Standardizing your event schema and the naming convention is just as important as enforcing those schemas and events via a tracking plan. You’ll save a lot of pain later if you establish an event naming convention early to define how developers and product managers refer to user actions and triggers. For example, if you’re tracking when a user opens an account, all events should be captured consistently regardless of where in your interface the interaction occurs. Without a standardization methodology, you could end up with an event called UserSignUp, new_userSignUp, or new_sign_up. As you can imagine, this makes leveraging these events for analytics purposes extremely difficult. When setting these naming conversions, it’s best to focus on standardizing the use of underscores, letter casing, and present or past tense.

We offer a feature called RudderTyper in combination with our RudderStack Tracking Plan, which you can use to further enforce any defined naming conventions you have in place. RudderTyper is implemented through the developer’s code editor. It works by using an event from your tracking plan to generate an analytics call in whichever language you are using.

Using this feature in combination with our event spec reduces development time and provides compile errors automatically, letting you know something must be fixed before the code can be compiled. All in all, it helps enforce your tracking plan by decreasing the possibility of incorrect event instrumentation when it comes to expected naming.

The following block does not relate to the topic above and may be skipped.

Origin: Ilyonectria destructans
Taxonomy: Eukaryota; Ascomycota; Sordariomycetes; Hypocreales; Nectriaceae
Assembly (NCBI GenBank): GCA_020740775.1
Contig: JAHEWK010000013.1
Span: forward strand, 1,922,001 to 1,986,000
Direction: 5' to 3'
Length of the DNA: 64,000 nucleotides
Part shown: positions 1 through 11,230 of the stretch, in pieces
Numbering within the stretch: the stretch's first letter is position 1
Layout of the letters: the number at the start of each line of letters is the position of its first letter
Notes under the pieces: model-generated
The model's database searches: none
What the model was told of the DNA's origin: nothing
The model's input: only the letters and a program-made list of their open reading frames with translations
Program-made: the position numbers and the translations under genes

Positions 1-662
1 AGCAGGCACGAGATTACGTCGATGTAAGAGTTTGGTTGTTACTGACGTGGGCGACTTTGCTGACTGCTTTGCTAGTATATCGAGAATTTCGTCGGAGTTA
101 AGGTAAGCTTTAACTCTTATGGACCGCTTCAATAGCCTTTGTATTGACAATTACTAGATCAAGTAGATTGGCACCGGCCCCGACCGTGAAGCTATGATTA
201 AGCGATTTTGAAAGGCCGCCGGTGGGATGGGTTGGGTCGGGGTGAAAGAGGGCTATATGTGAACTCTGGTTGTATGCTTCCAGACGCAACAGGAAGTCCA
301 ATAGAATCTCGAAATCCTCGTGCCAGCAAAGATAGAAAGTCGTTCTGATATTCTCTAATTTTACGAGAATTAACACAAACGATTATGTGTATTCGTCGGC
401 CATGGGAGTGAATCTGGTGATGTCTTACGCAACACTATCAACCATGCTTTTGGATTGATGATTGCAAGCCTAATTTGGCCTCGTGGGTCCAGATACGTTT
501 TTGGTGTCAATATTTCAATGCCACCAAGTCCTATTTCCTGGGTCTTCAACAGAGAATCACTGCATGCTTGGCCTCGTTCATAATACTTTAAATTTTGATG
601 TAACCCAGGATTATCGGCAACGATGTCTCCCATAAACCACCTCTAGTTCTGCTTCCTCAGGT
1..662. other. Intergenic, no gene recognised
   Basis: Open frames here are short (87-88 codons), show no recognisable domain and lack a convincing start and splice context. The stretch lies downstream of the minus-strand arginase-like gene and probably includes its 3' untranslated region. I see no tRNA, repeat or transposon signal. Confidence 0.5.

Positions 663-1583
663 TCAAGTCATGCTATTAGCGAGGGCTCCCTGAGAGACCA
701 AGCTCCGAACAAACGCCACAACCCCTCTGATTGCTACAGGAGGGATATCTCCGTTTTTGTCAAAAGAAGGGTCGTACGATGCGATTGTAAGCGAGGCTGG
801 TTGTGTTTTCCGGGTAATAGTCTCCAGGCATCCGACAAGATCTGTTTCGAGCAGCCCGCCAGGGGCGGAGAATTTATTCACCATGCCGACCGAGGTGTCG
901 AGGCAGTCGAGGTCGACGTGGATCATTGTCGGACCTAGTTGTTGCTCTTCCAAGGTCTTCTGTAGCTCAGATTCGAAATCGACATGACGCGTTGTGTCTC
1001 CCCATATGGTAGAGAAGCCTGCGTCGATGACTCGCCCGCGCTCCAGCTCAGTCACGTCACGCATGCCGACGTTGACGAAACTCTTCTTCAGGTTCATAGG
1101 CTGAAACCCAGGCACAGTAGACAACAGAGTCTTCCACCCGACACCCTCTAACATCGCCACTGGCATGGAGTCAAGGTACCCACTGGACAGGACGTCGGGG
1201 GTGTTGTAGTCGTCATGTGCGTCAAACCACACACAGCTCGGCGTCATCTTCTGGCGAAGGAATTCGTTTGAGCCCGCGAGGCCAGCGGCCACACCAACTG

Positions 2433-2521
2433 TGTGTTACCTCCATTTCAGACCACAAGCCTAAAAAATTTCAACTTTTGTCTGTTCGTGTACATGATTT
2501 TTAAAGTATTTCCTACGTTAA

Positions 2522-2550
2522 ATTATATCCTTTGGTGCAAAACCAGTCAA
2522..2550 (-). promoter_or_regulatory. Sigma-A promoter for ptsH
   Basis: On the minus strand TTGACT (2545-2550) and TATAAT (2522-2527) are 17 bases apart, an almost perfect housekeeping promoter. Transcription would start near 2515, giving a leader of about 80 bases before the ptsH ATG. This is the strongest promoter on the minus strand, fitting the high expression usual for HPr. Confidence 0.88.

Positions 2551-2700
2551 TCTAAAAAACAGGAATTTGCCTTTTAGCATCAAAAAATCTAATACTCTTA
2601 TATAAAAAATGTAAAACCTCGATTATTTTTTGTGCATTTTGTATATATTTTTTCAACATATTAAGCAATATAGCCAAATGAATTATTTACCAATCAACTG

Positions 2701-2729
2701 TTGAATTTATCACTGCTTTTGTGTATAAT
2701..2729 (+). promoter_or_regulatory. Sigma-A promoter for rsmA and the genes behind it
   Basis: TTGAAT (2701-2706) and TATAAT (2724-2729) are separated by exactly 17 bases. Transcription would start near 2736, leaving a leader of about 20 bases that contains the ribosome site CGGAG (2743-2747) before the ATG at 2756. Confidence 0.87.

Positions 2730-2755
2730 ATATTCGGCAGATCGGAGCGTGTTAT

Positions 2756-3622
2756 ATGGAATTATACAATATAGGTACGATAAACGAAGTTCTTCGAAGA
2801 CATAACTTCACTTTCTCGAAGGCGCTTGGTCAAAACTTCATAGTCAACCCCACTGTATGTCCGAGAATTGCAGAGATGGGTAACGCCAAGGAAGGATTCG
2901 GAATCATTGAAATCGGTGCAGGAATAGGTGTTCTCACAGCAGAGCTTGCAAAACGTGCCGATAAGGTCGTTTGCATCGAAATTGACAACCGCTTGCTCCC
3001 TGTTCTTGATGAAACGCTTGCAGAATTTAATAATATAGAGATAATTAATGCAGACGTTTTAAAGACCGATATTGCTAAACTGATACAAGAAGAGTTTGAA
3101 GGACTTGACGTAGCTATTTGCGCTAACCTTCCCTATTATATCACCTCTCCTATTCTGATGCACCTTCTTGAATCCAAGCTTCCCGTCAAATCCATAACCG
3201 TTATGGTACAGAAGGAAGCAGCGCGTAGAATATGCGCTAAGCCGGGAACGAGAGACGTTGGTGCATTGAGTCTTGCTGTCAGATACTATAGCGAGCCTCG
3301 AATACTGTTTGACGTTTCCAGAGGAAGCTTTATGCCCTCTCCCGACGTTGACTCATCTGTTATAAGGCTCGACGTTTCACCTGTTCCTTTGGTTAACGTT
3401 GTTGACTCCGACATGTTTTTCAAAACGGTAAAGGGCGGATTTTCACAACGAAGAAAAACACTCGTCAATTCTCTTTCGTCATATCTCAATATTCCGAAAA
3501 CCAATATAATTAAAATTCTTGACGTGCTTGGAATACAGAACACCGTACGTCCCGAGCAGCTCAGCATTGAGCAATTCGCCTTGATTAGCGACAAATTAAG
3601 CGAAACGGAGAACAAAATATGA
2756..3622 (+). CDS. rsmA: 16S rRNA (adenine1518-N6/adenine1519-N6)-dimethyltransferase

The journey to data maturity is an iterative process, begin by setting a solid foundation

The data maturity journey is an iterative process that’s never truly over, but getting started does not require a herculean effort. With a few key team members in place, some clarity on where to focus your efforts, and a bit of rigor around standardization, you’re well on your way to driving business impact with your customer engagement data.

If you take the steps I covered here early on, you’ll quickly deliver value to the teams you support, and you’ll have a strong foundation to build upon as needs change and become more sophisticated.

Our Customer Success team specializes in helping RudderStack users to achieve value from RudderStack out of the gate, and we’ve seen the value of these five steps proven over and over. We hope our learnings help make the task of developing your customer data framework a bit less daunting.

Learn more about data maturity

Our comprehensive Data Maturity Guide delivers practical architectures and proven tactical advice to help you succeed at every point along your way to data maturity.

November 15, 2022

Christie Green

Enterprise Success